Wilhelmina Enbom was one of the celebrated actors and singers in Stockholm during the mid-nineteenth century.
Christina Wilhelmina Enbom was born in Stockholm in 1804. She was the daughter of Johan Enbom, an artillery man, and Christina Catharina Norrman. Her younger sister, Anna Johanna Enbom, also became an actor but was only active for a short while before her untimely death. Wilhelmina Enbom came from a large family which, in addition to her and Anna Johanna, included at least another six children, four of which were girls and two were boys.
Wilhelmina Enbom was only 15 when she became a student at Kungliga Teatern (now known as Kungliga Operan, the royal opera). She was talented and possessed a lovely singing voice. Initially, during the early 1820s, she sang in the choir. Later she primarily worked as an actor, performing spoken parts. In 1826 Wilhelmina Enbom married Captain Anders Lindeberg and they had two children together. The relationship ended in divorce, however, four years later. Contemporary rumours blamed the divorce on Wilhelmina Enbom’s close friendship with Édoard Du Puy, musical director and an opera singer, who was also a composer and actor in his own right. Captain Anders Lindeberg, driven by his desire to open a private theatre despite the royal monopoly on such ventures, spent some time in prison for lèse-majesté, awaiting execution. He was, nevertheless, eventually released, at which point he established Nya teatern (later known as Mindre teatern or Lindebergska teatern) at Kungsträdgården in Stockholm and at which his former wife, and others, performed.
Wilhelmina Enbom’s actual breakthrough in an acting role occurred in the autumn of 1831 when she appeared in a male part, playing the rebel Malcolm in Gioacchino Rossini’s opera La Donna del Lago. During the 1830s Wilhelmina Enbom frequently performed both as an actor and a singer in several major soprano and alto roles. She was generally considered to be a “temperamental” individual. Indeed, her temperament led to her involvement in many scandals. During one production of The Marriage of Figaro towards the end of the 1830s, in which she played the role of the countess, she began to argue with one of her fellow actors. This was the well-known Henriette Widerberg who was playing the part of Susanna. The latter had entered the stage earlier than expected and this had meant that the audience did not have the time necessary to applaud Wilhelmina Enbom for her performance. An exchange of words ensued between to the two women onstage which both entertained and irritated the audience.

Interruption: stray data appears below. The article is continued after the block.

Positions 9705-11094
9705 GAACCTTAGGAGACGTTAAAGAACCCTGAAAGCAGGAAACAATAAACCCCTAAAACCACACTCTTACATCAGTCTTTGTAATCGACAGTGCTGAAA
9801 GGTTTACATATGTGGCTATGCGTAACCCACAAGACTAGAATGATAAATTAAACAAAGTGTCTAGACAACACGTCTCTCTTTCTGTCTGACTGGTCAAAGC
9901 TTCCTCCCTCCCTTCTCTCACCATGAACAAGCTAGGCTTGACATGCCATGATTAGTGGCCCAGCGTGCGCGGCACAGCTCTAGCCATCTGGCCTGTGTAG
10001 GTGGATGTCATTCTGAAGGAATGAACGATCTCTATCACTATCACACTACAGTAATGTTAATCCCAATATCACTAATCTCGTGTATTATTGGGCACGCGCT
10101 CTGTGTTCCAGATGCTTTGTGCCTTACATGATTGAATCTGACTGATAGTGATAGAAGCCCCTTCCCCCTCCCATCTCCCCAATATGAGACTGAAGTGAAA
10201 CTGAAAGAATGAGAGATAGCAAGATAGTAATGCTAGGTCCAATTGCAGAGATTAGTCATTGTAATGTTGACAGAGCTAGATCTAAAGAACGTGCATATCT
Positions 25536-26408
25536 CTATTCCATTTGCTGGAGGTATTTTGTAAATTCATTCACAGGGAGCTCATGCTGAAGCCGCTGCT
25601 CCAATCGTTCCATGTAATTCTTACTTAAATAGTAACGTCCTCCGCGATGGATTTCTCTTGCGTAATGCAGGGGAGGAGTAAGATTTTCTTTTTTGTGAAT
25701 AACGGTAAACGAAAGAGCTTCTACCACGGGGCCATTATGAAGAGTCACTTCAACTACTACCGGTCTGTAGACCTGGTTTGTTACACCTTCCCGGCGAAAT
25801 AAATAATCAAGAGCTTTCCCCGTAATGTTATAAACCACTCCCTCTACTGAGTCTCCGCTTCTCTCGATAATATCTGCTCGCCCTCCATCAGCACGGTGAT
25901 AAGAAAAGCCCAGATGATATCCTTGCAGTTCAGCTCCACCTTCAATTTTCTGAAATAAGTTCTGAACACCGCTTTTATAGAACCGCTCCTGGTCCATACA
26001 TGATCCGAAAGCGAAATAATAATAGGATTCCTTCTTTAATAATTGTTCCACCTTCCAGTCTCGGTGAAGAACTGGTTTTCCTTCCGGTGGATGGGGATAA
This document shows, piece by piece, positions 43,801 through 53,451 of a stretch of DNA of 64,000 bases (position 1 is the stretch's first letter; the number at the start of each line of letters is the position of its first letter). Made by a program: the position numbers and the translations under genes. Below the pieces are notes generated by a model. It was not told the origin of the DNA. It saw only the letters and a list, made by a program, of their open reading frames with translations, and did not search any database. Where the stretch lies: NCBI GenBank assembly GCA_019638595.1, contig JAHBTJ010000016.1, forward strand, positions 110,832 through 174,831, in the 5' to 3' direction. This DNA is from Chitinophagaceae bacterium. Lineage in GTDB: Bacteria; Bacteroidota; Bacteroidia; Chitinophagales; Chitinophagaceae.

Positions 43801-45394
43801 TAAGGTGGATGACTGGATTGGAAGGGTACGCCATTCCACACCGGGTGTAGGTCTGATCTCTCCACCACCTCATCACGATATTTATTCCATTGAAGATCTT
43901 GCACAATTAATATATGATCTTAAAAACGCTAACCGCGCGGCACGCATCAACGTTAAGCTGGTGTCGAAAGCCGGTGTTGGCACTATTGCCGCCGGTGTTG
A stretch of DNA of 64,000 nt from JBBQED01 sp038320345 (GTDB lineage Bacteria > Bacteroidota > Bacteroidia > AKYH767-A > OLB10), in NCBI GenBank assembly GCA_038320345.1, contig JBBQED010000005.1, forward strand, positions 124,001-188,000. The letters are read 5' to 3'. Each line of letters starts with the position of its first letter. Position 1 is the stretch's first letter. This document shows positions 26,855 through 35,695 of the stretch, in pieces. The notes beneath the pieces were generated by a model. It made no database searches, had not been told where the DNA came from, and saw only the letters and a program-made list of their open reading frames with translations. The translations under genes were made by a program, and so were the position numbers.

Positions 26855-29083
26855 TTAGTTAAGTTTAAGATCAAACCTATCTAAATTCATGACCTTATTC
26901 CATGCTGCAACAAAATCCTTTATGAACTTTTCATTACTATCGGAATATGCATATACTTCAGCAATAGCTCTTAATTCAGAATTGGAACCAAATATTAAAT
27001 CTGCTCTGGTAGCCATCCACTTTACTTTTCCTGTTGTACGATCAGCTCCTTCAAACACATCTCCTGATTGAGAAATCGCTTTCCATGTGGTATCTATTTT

Throughout her career Wilhelmina Enbom was mocked for her ‘manliness’ whilst her performances were considered to be uneven, leading to frequent criticism for her acting. Following Jenny Lind’s breakthrough performance in 1838 an increasing number of parts went to Jenny Lind instead of Wilhelmina Enbom. She complained both to the theatre management and to the king, albeit these complaints went unanswered.
As the years passed Wilhelmina Enbom’s voice gradually became more strained and forced and she was compelled to accept smaller roles and to perform as part of the choir. Her former husband, Anders Lindeberg, often rose to her defence. Despite their divorce the couple appear to have remained friends. There was a running joke which said that no-one other than her former husband could stand “the former Mrs Lindeberg’s former voice”.
Wilhelmina Enbom increasingly came to appear in dramatic roles and increasingly abandoned singing. For a time she toured with Djurströmska sällskapet (ensemble). She had been plagued by finnancial problems since the 1830s in 1835 she was awarded the takings of the production she was in. This hardly made a dent in her financial difficulties and she spent the ensuing years living in very straitened circumstances. She received a small pension and during her final years she received some help from her son.
Wilhelmina Enbom died in Stockholm in 1880, aged 75.